Spotswood wanted Howard tried in an admiralty court without a jury, but the Governor’s Council disagreed. The Governor’s Council, an appointed upper house of the Virginia General Assembly, called for normal legal order. The Council declared that Howard and his two companions should be provided the normal course of law in civil court. Spotswood was determined and disregarded the advice of the Council. He insisted that Howard be indicted for crimes of piracy on the high seas. Spotswood insisted that Howard be tried by a special three-man jury Spotswood would personally appoint.
How Not to Try a Pirate
Well known around Williamsburg, Howard had powerful friends. On their advice, he responded by hiring a lawyer, James Holloway. Holloway quickly caused the arrest of the justice of the peace who signed the warrant for Howard’s arrest. Subsequently, the civil court, following demands made by Holloway, issued warrants for the arrest of Captain George Gordon and Lieutenant Robert Maynard who’d detained Howard on the Pearl. Holloway, on behalf of Howard, sued Gordon and Maynard for five hundred pounds in damages.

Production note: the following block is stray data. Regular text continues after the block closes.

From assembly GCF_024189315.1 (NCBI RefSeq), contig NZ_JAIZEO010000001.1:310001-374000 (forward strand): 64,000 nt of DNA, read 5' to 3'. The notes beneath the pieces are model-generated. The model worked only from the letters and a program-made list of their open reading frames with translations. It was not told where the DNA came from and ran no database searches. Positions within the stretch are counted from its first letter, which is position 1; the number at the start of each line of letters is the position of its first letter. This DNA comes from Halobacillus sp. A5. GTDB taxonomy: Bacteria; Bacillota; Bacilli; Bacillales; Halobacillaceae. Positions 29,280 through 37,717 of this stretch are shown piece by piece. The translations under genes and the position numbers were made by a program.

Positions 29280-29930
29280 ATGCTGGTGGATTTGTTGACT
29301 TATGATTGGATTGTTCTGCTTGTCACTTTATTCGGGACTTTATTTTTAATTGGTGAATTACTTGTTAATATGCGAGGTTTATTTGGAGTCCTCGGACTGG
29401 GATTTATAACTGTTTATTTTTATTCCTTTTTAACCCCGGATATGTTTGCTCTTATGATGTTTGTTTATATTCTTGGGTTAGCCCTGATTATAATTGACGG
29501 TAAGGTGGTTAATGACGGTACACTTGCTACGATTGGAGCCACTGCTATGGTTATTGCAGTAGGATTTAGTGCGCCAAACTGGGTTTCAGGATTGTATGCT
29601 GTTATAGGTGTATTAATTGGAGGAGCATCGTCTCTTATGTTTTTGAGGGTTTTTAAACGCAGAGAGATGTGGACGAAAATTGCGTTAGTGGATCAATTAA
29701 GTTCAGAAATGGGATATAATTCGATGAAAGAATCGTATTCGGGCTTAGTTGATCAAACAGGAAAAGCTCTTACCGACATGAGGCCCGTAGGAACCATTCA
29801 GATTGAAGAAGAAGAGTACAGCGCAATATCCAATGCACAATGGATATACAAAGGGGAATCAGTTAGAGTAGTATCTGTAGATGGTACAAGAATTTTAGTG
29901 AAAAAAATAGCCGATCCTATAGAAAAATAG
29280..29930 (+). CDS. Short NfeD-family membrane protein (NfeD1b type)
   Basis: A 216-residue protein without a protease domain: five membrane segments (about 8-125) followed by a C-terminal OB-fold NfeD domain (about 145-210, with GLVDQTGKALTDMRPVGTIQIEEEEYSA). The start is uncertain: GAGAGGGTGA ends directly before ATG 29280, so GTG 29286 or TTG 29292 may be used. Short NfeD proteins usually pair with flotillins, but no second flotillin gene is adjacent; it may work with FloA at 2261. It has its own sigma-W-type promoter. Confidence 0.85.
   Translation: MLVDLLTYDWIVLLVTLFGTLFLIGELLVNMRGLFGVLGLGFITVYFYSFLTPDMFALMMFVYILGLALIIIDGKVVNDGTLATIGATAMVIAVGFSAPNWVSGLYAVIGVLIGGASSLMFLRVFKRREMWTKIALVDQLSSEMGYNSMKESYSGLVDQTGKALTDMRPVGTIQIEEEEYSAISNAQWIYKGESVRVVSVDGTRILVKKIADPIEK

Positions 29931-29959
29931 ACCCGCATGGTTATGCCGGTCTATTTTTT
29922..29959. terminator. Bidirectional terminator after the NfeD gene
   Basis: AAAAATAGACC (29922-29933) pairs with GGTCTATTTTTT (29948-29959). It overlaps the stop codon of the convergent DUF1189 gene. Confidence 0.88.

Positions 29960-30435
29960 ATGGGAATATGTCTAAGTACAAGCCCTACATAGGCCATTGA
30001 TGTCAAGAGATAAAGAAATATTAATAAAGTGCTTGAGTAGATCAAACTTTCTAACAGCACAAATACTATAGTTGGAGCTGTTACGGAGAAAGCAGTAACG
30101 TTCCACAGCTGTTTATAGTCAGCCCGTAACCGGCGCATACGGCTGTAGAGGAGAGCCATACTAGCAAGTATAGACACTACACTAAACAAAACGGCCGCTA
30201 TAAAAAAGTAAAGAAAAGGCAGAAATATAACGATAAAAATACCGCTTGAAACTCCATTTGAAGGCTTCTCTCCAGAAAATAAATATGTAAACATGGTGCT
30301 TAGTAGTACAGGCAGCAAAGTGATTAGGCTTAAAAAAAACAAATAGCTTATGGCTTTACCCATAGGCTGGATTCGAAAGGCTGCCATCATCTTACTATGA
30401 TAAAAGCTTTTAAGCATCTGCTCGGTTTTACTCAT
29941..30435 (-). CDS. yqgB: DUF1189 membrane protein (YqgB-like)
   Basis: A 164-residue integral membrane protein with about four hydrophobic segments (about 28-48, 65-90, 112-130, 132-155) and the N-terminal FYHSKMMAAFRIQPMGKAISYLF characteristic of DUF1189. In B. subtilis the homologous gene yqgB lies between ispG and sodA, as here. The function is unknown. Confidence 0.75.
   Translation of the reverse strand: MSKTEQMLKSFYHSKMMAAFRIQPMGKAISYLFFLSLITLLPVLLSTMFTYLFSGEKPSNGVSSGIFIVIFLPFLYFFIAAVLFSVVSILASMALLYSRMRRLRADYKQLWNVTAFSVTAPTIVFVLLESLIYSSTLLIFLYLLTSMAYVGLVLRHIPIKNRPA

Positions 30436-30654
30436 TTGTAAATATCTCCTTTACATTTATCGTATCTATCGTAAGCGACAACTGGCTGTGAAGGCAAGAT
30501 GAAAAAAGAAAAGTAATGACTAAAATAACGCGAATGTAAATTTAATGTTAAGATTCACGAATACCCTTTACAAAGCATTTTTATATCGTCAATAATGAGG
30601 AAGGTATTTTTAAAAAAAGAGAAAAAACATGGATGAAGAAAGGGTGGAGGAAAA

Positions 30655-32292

Spotswood wanted to demonstrate he still exercised the powers of government. In a trial conducted by jurors appointed by Spotswood, Howard was found guilty and ordered hanged. However, on the day before the hanging, Spotswood received a number of notices from London. One was a commission ordering him to pardon all surrendering pirates for all acts of piracy committed before July 23, 1718.
Spotswood released Howard and his two companions, and returned Howard’s fifty pounds. In response, Howard promptly asked his lawyer to pursue his case for damages against the naval officers in civil court.
To sum up, the English Crown, Virginia’s legislative representatives, and the courts replaced the pirates and privateers and the governor as arbiters of justice.
Does all this sound familiar? Here, a legislature passed laws without funding them, while an executive disregarded current laws to enforce abrogated laws. Irate citizens (the pirates and privateers) sought justice and compensation in the courts. Three branches of government checking each other, almost a hundred years before the writing of the U.S. Constitution.